Mandatory Access Control (MAC)
Mandatory access control is widely considered the most restrictive access control model in existence. This type of access control allows only the system’s owner to control and manage access based on the settings laid out by the system’s programmed parameters. Such parameters can’t be altered or bypassed. The end-user doesn’t have control over any of the permissions or privileges. They can only access points that the system owners allow them to access. Because of its high level of restriction, MAC is usually used for facilities or organizations that require maximum security, such as government facilities.
Considered the strictest of all levels of access control systems, the government commonly uses the design and implementation of MAC. It uses a hierarchical approach to control access to files/resources. Under a MAC environment, access to resource objects is held by the settings defined by a system administrator. That means access to resource objects is governed by the operating system based on what the system administrator configured in the settings. Users can’t change access control of a resource. MAC uses “security labels” to assign resource objects to a system. There are two pieces of information connected to these security labels: classification (high, medium, low) and category (specific department or project – provides “need to know”). Each user account is also assigned classification and category properties. This system provides users access to an object if both properties match. Suppose a user has high classification but is not part of the category of the thing. In that case, the user cannot access the object. MAC is the most secure access control system but requires considerable planning and high system management due to constantly updating things and account labels.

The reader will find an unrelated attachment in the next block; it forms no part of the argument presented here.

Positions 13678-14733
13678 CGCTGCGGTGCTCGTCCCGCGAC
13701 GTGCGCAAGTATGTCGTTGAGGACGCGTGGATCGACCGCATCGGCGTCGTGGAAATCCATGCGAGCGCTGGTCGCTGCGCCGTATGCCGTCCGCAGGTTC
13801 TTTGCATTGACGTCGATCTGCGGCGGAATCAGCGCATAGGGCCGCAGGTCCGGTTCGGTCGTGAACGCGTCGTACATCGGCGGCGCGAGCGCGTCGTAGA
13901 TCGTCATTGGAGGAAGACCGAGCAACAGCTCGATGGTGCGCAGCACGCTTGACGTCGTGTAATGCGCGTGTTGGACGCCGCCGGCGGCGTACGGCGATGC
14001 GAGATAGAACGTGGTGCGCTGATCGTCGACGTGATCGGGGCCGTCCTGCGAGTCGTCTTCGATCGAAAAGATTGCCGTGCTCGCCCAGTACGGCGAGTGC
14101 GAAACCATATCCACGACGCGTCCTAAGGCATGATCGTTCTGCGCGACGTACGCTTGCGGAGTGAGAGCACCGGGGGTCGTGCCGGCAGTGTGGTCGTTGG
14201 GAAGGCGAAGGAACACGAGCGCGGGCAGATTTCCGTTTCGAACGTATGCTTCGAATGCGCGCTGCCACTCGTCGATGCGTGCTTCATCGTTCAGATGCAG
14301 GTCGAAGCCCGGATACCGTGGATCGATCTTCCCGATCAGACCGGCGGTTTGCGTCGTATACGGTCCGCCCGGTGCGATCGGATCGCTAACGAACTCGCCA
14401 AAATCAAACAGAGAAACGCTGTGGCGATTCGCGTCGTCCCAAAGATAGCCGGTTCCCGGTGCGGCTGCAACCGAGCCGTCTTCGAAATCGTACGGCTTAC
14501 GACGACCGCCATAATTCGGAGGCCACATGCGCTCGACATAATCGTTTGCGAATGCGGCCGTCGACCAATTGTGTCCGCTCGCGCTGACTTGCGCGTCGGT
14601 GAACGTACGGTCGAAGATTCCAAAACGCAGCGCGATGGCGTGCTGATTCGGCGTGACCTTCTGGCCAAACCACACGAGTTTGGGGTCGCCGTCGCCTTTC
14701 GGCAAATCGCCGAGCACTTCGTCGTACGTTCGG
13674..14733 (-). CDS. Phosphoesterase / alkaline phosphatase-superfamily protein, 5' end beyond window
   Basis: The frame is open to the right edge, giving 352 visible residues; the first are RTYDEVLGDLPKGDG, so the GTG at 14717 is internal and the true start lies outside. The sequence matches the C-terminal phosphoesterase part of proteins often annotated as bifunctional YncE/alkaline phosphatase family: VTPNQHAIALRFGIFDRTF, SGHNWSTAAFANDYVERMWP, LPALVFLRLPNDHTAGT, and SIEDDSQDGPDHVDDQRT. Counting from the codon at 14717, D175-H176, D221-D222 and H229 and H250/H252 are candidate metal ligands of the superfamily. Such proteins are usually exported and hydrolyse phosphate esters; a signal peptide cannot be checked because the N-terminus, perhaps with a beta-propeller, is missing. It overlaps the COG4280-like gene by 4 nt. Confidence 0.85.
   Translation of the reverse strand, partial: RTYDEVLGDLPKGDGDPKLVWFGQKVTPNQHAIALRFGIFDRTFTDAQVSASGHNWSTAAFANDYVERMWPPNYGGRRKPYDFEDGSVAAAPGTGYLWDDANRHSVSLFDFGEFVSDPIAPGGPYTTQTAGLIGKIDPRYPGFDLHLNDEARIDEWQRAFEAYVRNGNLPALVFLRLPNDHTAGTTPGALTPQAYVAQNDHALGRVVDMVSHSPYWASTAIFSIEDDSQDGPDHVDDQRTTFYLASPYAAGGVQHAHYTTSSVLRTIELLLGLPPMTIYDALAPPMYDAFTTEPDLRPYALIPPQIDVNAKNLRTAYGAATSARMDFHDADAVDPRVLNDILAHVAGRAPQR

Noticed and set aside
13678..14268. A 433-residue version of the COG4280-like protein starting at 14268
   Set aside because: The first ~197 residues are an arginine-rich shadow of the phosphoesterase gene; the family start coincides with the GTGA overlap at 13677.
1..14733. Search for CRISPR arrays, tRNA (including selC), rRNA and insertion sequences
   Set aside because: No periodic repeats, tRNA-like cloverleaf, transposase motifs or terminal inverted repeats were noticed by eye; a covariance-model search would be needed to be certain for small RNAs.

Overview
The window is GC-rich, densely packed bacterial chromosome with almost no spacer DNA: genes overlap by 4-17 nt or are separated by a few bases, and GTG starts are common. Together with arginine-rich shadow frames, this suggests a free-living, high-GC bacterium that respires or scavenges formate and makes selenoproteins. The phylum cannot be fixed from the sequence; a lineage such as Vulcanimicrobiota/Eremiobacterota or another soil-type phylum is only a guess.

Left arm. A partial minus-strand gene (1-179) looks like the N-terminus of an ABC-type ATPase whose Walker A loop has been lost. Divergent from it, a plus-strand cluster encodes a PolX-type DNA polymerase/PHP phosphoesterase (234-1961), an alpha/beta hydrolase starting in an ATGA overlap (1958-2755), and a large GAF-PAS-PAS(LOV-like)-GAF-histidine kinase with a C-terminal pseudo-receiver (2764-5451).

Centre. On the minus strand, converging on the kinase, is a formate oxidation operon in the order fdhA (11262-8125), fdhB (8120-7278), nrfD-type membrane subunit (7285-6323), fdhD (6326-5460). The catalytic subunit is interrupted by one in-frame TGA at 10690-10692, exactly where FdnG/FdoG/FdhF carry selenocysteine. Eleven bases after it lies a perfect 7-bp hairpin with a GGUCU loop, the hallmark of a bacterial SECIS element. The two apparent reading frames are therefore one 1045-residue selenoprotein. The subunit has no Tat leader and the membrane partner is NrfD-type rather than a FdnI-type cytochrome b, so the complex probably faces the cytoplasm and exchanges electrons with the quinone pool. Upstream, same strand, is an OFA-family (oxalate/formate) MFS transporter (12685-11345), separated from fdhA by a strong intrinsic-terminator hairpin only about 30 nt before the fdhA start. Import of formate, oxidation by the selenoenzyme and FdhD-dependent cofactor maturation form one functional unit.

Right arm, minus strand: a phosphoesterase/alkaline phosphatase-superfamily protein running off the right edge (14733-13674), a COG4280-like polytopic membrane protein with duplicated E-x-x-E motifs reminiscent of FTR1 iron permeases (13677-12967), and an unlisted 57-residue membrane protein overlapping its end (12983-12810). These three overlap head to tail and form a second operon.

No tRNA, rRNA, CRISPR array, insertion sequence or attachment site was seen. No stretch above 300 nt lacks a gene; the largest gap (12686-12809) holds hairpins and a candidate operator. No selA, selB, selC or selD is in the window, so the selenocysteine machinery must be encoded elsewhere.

Other than the government’s implementation of MAC, Windows Vista-8 used a variant of MAC with what they called, Mandatory Integrity Control (MIC). This MAC system added integrity levels (IL) to process/files running in the login session. The IL represented the level of trust the object would have. Subjects were assigned an IL level, which was set to their access token. IL levels in MIC were: low, medium, high, and system. In that system, access to an object was prohibited unless the user had the same level of trust. Windows limited the user not to being able to write or delete files with a higher IL. This system took advantage of the Windows DAC system ACLs. It first compared IL levels, then checked the ACLs to ensure the correct permissions were in place. It combined it with integrity levels to create a MAC environment.
Rule-based access control
The last of the four main types of access control for businesses is rule-based access control. This system assigns or denies user access based on dynamic rules and limitations defined by the owner or system administrator. Such rules may limit access based on several unique situations, such as the individual’s location, the time of day, or the device being used. The ability to customize rules and permissions makes RBAC an ideal form of access control for businesses that require a dynamic security solution.